Newman converts to catholicism (248 words)

Historical Context Note

Marion Spies (Bergische Universität-GHS Wuppertal)
Download PDF Save to Bookshelf Share on Facebook Tweet Report an Error


In 1845 John Henry Newman (1801-90), the leader of the (Anglican) Oxford Movement and most brilliant theologian of his time, converted to Roman Catholicism. Various priests and laymen followed his example in succeeding years, and for the rest of the century Anglican dignitaries were scared of possible further conversions, which were derogatorily called .perversions.. Thus, bishops tended to have an eye on younger clergymen's activities at their parishes, at universities and on the literary market. In literature, the scare of conversion lead to the publication of dozens of polemical anti-conversion novels, such as William Sewell's Hawkstone: A Tale of and for England in 184- (1845).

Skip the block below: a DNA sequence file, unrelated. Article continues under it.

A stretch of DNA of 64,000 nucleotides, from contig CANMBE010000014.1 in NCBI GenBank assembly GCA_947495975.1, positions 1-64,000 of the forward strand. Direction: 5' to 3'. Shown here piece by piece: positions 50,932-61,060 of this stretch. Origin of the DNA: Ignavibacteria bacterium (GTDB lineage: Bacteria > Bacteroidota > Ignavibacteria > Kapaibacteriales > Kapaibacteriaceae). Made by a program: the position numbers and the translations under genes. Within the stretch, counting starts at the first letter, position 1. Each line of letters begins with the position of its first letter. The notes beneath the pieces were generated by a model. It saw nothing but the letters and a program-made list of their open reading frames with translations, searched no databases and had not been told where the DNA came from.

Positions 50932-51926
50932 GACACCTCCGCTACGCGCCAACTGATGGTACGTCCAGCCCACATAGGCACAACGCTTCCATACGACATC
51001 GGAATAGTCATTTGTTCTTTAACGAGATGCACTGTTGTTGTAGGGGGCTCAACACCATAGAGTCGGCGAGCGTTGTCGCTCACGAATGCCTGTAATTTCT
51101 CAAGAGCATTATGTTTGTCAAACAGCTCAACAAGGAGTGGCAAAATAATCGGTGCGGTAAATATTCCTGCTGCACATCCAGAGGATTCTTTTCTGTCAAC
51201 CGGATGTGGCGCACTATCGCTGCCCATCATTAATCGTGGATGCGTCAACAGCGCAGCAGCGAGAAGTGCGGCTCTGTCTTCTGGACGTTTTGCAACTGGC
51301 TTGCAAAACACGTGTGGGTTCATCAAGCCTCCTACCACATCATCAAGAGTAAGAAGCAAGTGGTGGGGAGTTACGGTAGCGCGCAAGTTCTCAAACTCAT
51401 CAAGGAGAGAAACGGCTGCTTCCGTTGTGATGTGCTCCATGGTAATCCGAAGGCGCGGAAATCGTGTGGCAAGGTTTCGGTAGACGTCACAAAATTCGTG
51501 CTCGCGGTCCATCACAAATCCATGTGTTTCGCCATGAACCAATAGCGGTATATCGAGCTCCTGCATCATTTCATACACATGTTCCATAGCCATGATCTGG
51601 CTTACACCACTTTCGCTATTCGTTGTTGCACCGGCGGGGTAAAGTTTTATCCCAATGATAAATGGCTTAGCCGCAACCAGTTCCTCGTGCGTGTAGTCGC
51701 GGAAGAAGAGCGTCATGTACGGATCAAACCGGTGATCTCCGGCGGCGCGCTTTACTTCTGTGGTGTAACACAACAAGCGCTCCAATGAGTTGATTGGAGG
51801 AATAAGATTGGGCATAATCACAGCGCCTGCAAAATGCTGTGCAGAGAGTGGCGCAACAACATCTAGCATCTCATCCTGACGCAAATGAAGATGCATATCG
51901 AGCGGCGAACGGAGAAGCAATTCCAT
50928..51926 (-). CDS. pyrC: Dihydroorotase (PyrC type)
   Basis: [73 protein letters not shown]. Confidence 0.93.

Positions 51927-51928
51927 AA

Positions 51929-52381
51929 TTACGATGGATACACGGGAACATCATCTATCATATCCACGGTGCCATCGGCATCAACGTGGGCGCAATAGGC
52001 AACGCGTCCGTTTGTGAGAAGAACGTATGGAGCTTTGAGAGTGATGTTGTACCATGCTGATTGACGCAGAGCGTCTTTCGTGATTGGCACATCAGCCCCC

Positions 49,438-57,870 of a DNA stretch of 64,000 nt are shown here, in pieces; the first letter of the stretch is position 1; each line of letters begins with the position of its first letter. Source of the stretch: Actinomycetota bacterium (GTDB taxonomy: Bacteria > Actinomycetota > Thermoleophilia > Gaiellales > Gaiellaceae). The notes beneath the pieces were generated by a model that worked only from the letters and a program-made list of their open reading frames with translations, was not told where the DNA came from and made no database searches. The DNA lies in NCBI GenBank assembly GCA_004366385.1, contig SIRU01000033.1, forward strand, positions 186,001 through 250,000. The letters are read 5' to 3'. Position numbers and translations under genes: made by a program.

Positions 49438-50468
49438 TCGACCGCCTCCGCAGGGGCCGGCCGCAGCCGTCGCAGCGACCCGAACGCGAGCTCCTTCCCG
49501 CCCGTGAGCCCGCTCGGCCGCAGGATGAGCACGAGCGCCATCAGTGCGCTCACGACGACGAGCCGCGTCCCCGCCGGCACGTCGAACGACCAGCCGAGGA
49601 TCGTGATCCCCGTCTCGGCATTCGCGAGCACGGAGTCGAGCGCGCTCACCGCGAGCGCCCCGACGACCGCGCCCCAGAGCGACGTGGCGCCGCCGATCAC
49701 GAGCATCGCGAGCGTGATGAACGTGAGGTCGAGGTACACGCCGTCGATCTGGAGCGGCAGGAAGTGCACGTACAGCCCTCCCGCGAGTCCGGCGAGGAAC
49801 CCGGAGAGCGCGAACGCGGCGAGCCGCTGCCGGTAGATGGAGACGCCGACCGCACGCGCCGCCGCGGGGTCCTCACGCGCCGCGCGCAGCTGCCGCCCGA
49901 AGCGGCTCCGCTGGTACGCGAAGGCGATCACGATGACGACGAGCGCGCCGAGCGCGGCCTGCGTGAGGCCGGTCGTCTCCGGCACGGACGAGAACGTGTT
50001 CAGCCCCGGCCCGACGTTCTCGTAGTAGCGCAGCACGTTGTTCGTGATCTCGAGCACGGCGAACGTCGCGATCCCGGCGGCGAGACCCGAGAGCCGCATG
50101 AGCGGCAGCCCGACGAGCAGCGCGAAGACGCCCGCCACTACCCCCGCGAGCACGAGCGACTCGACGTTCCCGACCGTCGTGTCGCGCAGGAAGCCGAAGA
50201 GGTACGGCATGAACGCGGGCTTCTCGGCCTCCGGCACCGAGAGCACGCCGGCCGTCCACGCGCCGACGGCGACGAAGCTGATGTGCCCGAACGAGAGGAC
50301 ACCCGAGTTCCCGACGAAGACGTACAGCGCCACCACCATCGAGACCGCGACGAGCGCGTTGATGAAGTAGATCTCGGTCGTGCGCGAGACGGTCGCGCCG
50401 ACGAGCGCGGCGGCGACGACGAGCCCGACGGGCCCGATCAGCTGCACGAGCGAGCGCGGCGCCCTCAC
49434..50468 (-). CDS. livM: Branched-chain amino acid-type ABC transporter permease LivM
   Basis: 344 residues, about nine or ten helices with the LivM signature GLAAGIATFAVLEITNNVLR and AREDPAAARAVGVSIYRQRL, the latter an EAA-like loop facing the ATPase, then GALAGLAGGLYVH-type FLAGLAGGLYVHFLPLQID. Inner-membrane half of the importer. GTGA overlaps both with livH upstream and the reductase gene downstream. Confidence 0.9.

Newman's conversion altered the public …

We have have no profile for this entry. If you are a qualified scholar and you wish to write for The Literary Encyclopedia, please click here to contact us.

Spies, Marion. "Newman converts to catholicism". The Literary Encyclopedia. First published 24 January 2002
[, accessed 18 October 2018.]

Save this article

If you need to create a new bookshelf to save this article in, please make sure that you are logged in, then go to your 'Account' here.